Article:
He sipped from his glass and agreed that I was right. We chatted together for ten minutes and had another drink, after which my dangerous-looking acquaintance wished me good-night and went out. The car had come from the West, and I strongly suspected that my man either lived in the neighbourhood or had come there to keep an appointment. Leaving my cab outside the public-house, I followed him on foot, down Three Colt Street to Ropemaker Street, where he turned into a narrow alley leading to the riverside. It was straight and deserted, and I dared not follow further until he had reached the corner. I heard his footsteps pass right to the end. Then the sound died away. I ran to the corner. The back of a wharf building--a high blank wall--faced a row of ramshackle tenements, some of them built of wood; but not a soul was in sight.
I reluctantly returned to the spot at which I had left the cab--and found a constable there who wanted to know what I meant by leaving a vehicle in the street unattended. I managed to enlist his sympathy by telling him that I had been in pursuit of a "fare" who had swindled me with a bad half-crown. The ruse succeeded.
"Which street did he go down, mate?" asked the constable.
I described the street and described the scarred man. The constable shook his head.
"Sounds like one o' them foreign sailormen," he said. "But I don't know what he can have gone down there for. It's nearly all Chinese, that part."
His words came as a revelation; they changed the whole complexion of the case. It dawned upon me even as he spoke the word "Chinese" that the golden scorpion which I had seen in the Paris cafe was of Chinese workmanship! I started my engine and drove slowly to that street in which I had lost the track of "Le Balafre." I turned the cab so that I should be ready to drive off at a moment's notice, and sat there wondering what my next move should be. How long I had been there I cannot say, when suddenly it began to rain in torrents.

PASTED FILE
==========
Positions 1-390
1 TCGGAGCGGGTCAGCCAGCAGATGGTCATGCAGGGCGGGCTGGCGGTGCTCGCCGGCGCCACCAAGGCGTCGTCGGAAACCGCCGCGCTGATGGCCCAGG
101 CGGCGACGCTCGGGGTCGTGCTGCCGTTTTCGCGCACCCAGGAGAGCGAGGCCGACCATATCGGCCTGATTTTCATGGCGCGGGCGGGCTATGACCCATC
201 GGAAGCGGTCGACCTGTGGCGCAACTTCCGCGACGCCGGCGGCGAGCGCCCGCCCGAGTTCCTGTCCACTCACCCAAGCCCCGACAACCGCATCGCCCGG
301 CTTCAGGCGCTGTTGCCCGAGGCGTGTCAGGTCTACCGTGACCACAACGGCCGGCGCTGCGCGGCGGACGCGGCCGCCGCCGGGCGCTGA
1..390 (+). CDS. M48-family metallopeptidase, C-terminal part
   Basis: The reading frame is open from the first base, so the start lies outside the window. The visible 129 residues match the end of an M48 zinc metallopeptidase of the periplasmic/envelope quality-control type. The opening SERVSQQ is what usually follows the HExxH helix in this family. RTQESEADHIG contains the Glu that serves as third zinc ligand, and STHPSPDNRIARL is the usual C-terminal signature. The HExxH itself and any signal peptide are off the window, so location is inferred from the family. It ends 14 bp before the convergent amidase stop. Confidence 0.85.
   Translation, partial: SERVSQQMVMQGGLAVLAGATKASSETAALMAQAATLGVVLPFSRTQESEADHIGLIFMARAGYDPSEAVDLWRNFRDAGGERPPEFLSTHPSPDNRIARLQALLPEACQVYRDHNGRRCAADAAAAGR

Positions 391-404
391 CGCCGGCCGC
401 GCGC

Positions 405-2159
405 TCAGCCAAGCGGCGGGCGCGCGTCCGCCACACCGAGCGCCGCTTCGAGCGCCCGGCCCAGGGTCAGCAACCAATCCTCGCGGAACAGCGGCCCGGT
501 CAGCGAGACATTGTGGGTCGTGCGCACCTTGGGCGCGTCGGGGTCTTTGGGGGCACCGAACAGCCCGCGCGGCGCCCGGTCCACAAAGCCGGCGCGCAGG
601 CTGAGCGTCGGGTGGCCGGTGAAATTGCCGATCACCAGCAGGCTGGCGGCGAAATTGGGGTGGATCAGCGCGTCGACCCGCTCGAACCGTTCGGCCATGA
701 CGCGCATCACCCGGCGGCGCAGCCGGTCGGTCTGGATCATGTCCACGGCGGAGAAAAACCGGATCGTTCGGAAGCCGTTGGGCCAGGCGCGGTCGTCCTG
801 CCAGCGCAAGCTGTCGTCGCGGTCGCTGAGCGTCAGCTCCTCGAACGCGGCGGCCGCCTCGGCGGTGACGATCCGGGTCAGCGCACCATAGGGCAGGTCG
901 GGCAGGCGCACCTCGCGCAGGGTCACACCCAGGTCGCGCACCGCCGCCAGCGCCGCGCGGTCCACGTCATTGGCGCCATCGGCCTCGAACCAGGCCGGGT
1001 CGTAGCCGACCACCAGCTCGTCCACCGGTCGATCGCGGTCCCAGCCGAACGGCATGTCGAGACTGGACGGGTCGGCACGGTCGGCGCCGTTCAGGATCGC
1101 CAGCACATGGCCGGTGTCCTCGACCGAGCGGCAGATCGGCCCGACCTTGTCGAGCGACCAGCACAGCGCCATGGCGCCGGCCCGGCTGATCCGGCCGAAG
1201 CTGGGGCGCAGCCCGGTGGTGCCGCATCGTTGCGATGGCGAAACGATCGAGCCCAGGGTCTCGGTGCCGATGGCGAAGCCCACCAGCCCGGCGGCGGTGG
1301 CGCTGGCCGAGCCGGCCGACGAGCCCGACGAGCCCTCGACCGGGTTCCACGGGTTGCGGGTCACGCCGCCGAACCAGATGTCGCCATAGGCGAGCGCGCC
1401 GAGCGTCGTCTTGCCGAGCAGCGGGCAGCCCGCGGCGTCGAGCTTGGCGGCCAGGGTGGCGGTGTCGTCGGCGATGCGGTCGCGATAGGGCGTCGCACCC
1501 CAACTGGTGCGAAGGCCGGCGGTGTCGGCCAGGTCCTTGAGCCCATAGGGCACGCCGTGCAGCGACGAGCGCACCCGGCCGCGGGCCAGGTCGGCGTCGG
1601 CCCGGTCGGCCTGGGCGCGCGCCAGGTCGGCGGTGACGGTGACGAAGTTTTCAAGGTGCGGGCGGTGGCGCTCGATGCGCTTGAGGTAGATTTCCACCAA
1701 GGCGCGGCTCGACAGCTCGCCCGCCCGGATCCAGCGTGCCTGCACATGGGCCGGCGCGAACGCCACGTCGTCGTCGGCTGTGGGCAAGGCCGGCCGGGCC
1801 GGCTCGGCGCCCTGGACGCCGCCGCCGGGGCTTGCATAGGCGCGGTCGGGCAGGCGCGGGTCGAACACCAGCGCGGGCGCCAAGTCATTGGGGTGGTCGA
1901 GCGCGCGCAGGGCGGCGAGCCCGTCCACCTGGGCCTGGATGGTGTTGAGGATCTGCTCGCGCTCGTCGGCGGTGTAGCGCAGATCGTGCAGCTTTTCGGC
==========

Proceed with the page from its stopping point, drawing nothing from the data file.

What I might have done or what I had hoped to do is of no importance; for as I sat there staring out at the dismal rain-swept street, a man came along, saw the head-lamps of the cab and stopped, peering in my direction. Evidently perceiving that I drove a cab and not a private car, he came towards me.
"Are you disengaged?" he asked.
Whether it was that I sympathized with him--he had no topcoat or umbrella--or whether I was guided by Fate I know not, but as he spoke I determined to give up my dreary vigil for that night. Pardieu! but certainly it was Fate again!